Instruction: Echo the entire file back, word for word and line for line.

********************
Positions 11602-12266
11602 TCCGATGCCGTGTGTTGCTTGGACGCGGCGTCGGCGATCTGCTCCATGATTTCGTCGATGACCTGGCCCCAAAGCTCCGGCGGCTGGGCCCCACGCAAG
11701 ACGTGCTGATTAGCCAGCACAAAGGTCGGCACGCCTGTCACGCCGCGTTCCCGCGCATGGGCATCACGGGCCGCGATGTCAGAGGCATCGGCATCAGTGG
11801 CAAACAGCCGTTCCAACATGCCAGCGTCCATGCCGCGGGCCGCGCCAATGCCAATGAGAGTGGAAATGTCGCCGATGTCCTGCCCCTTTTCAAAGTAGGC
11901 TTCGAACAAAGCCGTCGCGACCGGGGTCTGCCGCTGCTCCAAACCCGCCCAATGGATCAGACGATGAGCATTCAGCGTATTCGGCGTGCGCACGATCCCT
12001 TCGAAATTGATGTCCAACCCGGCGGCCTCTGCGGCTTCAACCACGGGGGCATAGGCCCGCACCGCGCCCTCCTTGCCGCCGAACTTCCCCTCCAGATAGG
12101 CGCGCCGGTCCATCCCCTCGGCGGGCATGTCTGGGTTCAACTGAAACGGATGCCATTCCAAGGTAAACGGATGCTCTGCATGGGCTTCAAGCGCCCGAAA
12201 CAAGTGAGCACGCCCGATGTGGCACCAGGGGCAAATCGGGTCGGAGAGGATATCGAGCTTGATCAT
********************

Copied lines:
Positions 11602-12266
11602 TCCGATGCCGTGTGTTGCTTGGACGCGGCGTCGGCGATCTGCTCCATGATTTCGTCGATGACCTGGCCCCAAAGCTCCGGCGGCTGGGCCCCACGCAAG
11701 ACGTGCTGATTAGCCAGCACAAAGGTCGGCACGCCTGTCACGCCGCGTTCCCGCGCATGGGCATCACGGGCCGCGATGTCAGAGGCATCGGCATCAGTGG
11801 CAAACAGCCGTTCCAACATGCCAGCGTCCATGCCGCGGGCCGCGCCAATGCCAATGAGAGTGGAAATGTCGCCGATGTCCTGCCCCTTTTCAAAGTAGGC
11901 TTCGAACAAAGCCGTCGCGACCGGGGTCTGCCGCTGCTCCAAACCCGCCCAATGGATCAGACGATGAGCATTCAGCGTATTCGGCGTGCGCACGATCCCT
12001 TCGAAATTGATGTCCAACCCGGCGGCCTCTGCGGCTTCAACCACGGGGGCATAGGCCCGCACCGCGCCCTCCTTGCCGCCGAACTTCCCCTCCAGATAGG
12101 CGCGCCGGTCCATCCCCTCGGCGGGCATGTCTGGGTTCAACTGAAACGGATGCCATTCCAAGGTAAACGGATGCTCTGCATGGGCTTCAAGCGCCCGAAA
12201 CAAGTGAGCACGCCCGATGTGGCACCAGGGGCAAATCGGGTCGGAGAGGATATCGAGCTTGATCAT